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Google, Facebook, Twitter, and Microsoft are all now using PhotoDNA, which lets them track images depicting child exploitation.
The world's largest social network has joined the PhotoDNA program, which was developed by Microsoft Research with help from Dartmouth College.
The software giant, along with a Swedish technology company, is providing photo-identification technology free of charge to law enforcement to help detect and thwart child abuse.
Google and Microsoft today introduced measures to tackle online child abuse -- but critics say the restrictions "will mean very little."
Web giants agree to modify search algorithms to exclude search terms associated with photos and videos containing sexual abuse of children.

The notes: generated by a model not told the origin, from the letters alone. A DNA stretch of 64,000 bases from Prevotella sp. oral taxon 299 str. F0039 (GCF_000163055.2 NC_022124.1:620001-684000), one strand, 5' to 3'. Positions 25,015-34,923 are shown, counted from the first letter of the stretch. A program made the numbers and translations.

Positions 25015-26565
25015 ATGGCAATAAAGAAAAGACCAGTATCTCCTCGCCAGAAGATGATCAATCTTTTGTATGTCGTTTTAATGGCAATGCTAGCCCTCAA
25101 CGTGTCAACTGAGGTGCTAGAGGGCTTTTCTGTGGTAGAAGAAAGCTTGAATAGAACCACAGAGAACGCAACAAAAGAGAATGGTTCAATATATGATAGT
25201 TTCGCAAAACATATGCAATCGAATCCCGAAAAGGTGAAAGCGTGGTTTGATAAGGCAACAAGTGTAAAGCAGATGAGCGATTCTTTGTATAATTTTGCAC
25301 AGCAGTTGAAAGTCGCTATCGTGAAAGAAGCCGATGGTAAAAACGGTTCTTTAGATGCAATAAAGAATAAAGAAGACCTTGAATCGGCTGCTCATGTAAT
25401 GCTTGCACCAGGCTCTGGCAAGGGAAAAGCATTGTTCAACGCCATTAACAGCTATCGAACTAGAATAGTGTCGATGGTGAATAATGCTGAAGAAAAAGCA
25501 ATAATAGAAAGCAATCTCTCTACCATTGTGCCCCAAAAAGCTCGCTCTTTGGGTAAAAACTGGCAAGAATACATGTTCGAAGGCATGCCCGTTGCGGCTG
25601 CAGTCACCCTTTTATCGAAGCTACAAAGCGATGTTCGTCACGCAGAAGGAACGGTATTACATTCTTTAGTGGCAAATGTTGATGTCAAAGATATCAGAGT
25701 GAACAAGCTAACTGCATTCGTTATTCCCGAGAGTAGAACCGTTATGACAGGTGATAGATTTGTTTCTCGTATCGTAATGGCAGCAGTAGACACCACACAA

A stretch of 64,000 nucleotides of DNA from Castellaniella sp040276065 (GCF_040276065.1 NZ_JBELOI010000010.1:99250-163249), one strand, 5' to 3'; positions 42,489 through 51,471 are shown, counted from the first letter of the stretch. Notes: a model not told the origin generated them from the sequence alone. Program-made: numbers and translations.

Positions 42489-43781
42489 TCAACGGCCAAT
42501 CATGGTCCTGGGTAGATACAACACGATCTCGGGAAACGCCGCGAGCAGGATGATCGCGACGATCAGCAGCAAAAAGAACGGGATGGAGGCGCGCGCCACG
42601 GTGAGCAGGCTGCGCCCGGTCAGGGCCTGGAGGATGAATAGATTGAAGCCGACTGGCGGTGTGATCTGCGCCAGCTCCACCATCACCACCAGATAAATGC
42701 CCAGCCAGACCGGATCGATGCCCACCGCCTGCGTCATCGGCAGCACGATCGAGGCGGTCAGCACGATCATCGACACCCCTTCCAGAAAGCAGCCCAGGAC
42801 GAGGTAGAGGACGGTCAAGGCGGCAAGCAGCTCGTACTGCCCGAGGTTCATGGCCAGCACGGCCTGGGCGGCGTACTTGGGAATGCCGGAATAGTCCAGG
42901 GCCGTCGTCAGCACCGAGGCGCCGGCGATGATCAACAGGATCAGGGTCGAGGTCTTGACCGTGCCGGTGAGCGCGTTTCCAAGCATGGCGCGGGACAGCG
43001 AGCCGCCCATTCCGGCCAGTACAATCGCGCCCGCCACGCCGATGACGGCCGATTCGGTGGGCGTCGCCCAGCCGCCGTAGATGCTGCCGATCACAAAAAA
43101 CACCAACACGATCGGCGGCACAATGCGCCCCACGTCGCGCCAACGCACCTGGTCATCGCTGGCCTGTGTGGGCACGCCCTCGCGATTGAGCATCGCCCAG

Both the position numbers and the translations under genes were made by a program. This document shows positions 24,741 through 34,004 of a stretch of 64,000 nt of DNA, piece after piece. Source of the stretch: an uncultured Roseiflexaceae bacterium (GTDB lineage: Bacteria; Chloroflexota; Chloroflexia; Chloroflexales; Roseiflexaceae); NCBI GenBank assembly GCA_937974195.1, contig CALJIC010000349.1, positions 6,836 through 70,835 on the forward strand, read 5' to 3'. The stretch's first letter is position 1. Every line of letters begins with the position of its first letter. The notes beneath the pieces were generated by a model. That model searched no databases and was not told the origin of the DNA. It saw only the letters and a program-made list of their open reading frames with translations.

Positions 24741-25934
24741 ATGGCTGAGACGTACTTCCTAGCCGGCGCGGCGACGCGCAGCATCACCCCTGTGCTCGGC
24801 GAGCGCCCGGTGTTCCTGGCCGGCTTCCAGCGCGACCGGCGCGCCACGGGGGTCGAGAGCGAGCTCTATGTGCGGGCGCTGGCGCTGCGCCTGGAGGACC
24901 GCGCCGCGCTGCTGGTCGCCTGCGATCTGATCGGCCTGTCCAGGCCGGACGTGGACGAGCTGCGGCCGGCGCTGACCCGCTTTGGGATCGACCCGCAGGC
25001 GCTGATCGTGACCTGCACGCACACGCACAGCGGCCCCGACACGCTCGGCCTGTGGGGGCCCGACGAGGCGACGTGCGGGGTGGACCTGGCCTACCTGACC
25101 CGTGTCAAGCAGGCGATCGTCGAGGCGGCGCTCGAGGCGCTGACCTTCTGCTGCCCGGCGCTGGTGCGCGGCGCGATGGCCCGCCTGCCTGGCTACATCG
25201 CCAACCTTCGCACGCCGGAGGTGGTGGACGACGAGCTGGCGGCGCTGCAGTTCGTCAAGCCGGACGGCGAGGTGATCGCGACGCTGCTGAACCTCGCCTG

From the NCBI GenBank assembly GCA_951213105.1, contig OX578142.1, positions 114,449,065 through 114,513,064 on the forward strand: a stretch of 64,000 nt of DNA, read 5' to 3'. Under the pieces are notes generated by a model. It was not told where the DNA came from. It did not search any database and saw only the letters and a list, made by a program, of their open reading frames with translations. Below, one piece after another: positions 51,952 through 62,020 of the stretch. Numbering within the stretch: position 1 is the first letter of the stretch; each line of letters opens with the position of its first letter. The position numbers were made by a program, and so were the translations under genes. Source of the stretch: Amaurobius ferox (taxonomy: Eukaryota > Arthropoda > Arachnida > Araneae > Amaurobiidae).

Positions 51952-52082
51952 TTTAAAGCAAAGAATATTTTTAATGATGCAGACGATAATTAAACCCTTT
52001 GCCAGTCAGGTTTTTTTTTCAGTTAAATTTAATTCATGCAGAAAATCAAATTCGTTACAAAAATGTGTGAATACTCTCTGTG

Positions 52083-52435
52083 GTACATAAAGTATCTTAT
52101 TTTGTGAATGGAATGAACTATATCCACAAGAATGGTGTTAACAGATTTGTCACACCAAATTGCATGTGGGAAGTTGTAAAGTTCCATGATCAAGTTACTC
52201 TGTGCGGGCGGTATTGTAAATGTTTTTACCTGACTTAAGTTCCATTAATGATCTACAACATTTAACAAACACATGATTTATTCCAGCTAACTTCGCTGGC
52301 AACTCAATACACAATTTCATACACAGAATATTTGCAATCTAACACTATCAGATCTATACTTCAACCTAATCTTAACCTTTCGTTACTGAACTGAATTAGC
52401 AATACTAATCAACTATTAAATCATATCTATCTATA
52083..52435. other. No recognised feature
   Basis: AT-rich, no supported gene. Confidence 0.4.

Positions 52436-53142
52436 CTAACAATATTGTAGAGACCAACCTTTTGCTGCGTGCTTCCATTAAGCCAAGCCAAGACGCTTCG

It's an Internet-wide problem that Facebook, among many others, is proactively trying to combat.
The search giant is creating a database of images depicting child exploitation -- to be shared with tech companies, law enforcement, and charities -- in order to scrub the images from the Internet.
Google unveils its plan to turn your phone into a mobile wallet, while Microsoft unwraps a slew of updates for its Windows Phone 7. Also: Apple battles MacDefender.